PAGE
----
Determination of radical scavenging activity using 2,2-diphenyl-1-picrylhydrazyl (DPPH) assay radical scavenging activity of plant extract against the stable free radical DPPH (Sigma-Aldrich Chemie, Steinheim, Germany) was determined spectrophotometrically. When DPPH reacts with an antioxidant compound that can donate hydrogen, it is reduced. The changes in color (from deep-violet to light-yellow) were measured at 517nm. Radical scavenging activity of the extract was measured using a slightly modified method of Brand-Williams et al. , in which the extract solution was prepared by dissolving 0.025g of the dry extract in 10ml of methanol. The solution of DPPH in methanol (6×10-5 mol/l) was freshly prepared, before UV measurements. Three milliliters of this solution was mixed with nine different concentrations of the samples. The resulting solutions were kept in the dark for 30min at room temperature and then the decrease in absorbance was measured. Absorbance of blank sample containing the same amount of methanol and DPPH solution was prepared and measured. The experiment was carried out in triplicate. Radical scavenging activity was calculated using the following formula: Inhibition (%)=[(AB−AA)/AB]×100, where AB is the absorbance of blank sample and AA is the absorbance of the tested samples. IC50 value, the concentration of the substrate that causes 50% loss of the DPPH activity (color), was calculated for the standard and the extract from a graph plotted for the % inhibition against the concentration in µg/ml.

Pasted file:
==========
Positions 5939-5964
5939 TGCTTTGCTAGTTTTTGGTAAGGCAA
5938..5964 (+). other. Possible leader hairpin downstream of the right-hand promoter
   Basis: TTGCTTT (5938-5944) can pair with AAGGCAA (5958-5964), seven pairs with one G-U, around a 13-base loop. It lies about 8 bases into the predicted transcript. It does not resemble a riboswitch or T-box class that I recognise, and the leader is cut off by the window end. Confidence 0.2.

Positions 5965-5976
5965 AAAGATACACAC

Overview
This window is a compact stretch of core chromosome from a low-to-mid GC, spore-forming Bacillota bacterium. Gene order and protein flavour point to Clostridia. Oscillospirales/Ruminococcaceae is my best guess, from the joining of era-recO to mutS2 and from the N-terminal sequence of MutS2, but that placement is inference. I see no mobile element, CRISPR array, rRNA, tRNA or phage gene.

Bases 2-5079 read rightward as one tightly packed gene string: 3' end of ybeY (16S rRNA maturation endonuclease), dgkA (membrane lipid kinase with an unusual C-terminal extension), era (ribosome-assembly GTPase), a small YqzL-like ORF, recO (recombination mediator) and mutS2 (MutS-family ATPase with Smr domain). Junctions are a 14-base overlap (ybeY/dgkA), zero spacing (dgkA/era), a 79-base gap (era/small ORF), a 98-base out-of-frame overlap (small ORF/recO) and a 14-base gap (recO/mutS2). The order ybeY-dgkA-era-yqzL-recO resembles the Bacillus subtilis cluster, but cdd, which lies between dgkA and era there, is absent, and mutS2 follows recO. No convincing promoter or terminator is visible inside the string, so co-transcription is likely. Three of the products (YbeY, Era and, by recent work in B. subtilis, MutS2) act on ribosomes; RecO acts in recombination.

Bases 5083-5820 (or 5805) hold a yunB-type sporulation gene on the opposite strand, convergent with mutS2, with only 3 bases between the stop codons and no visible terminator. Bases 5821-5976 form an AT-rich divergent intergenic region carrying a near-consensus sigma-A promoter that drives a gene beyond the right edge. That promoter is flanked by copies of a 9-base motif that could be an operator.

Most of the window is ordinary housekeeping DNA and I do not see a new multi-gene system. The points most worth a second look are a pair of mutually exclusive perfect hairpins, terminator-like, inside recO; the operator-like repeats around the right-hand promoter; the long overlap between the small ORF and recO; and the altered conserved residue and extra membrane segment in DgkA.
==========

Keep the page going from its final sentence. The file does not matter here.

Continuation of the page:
Antiviral activity against H5N1 virus
Cells and virus
Madin-Darby canine kidney (MDCK) cells were maintained in the Center of Scientific Excellence for influenza viruses at the National Research Center. The cells were propagated until confluence in multiwell plates. The highly pathogenic avian influenza virus A/Chicken/Egypt/M7217B/2013 (H5N1) used in this study was isolated from the infected chickens in Egypt in 2013 and characterized at immunologic and molecular levels.
Preparation of extracts for bioassay
Stock solutions of the tested extract and compound were dissolved as 0.1g in 1ml of 10% DMSO in deionized water. The prepared extract solutions were used for both cytotoxicity and antiviral bioassays.
MTT cytotoxicity assay (TC50)